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Arrested Development: These Fictional Parents Would Probably Be in Jail Today

*By Sabrina James 

Some of our favorite children's books show fiercely independent kids getting into shenanigans and making it home safe, but their antics would not fly in real life. In case you needed proof that times have changed, here are some true parenting mishaps that didn't have such happy endings.

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Charlie and the Chocolate Factory by Roald Dahl, 1964In the book: Charlie visits a newspaper shop alone after finding money on his walk home from school. There, he buys the "golden ticket."Today: A Long Island, New York, mom is arrested for allegedly letting her 7-year-old son play in the Lego store alone while she shops in the mall.

Beezus and Ramona by Beverly Cleary, 1955In the book: Four-year-old Ramona wanders away from home alone, seeking the end of a rainbow. Police bring her back to her parents.Today: An 8-year-old boy walks a half mile by himself to a Family Dollar store in Ohio instead of getting into his church van. Police arrest his dad for child endangerment.

The Berenstain Bears and The Truth by Stan & Jan Berenstain, 1983In the book: While Papa Bear is at work and Mama Bear is out shopping, Brother Bear and Sister Bear are left at home. They accidentally break a lamp and lie about it.Today: A mother in Louisville, Kentucky, leaves her children, ages 5 and 7, home alone while she works. She's arrested when a maintenance worker alerts police.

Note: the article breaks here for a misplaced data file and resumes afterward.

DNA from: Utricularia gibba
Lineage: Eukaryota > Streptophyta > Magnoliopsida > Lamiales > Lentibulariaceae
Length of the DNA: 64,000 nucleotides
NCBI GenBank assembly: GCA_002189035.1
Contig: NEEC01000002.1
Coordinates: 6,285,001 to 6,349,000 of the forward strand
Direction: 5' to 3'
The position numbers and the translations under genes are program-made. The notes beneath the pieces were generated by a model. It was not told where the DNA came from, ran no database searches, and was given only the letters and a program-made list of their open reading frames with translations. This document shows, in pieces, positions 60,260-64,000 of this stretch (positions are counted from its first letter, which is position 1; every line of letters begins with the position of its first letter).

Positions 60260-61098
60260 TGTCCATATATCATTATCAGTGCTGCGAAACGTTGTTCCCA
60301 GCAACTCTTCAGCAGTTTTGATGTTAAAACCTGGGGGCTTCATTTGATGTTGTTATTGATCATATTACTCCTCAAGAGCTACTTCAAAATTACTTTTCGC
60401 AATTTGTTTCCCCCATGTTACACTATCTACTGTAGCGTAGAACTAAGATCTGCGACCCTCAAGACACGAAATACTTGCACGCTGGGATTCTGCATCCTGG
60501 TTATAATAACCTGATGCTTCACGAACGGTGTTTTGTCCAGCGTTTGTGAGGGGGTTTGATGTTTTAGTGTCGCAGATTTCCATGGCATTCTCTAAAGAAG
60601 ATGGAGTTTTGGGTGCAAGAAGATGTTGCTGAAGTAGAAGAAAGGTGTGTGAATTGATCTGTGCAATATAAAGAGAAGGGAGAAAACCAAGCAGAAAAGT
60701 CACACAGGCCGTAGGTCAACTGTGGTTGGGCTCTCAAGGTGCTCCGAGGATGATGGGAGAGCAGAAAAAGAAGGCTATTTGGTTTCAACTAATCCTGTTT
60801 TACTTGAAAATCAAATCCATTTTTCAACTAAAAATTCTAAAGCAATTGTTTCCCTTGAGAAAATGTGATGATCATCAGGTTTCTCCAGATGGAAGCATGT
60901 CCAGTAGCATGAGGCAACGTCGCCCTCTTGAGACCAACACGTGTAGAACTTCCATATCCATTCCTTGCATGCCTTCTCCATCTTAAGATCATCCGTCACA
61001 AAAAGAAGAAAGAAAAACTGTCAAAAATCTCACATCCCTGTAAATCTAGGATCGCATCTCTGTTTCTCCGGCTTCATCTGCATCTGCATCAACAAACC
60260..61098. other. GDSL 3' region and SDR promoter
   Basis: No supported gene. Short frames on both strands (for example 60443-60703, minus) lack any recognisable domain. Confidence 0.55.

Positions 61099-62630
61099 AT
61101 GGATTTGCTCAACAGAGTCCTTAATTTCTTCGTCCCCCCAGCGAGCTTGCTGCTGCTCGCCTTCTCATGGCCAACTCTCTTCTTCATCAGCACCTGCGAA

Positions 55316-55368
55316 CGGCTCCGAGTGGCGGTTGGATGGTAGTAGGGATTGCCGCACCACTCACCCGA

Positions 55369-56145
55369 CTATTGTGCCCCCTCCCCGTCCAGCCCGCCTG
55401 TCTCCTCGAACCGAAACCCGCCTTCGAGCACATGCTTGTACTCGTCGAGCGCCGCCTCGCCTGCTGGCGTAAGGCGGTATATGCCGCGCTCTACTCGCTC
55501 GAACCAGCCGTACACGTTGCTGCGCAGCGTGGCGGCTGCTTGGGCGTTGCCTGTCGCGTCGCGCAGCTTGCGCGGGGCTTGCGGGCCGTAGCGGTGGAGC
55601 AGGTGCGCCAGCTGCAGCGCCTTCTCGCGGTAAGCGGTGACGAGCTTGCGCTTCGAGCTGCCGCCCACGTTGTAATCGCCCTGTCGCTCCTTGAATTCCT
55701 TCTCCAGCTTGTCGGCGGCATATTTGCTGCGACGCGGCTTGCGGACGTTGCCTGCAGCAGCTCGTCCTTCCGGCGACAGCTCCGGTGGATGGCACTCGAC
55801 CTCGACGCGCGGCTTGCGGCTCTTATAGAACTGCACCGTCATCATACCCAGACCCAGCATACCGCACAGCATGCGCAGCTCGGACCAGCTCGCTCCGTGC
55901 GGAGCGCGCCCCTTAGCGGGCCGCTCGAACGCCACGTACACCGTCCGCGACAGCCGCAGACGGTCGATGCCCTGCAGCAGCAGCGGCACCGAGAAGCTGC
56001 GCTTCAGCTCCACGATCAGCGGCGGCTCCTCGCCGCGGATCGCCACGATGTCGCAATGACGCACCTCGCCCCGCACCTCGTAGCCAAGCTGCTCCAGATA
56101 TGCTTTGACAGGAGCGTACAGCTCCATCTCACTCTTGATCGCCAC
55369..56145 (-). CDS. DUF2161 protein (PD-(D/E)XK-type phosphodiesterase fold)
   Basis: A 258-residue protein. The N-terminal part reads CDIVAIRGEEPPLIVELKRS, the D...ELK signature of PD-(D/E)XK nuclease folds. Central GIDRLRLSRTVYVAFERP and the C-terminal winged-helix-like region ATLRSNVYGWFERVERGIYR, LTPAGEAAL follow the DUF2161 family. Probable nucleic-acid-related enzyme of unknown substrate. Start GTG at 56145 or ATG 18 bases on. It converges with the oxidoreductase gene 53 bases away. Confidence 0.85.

Tales of a Fourth Grade Nothing by Judy Blume, 1972In the book: Peter, a 9-year-old boy living in New York City, is allowed to walk to Central Park without an adult, as long as he's with another kid.Today: Child Protective Services investigates a Maryland couple for child neglect when they let their children, ages 10 and 6, walk a mile home from a local park.

Arthur Babysits by Marc Brown, 1992In the book: Arthur, an aardvark who represents a third-grade boy, gets a job babysitting 4-year-old twins.Today: A mom leaves her toddler at home for 20 minutes with her 8-year-old. She is reported to Department of Children and Family Services.

What's Your Parenting Style?

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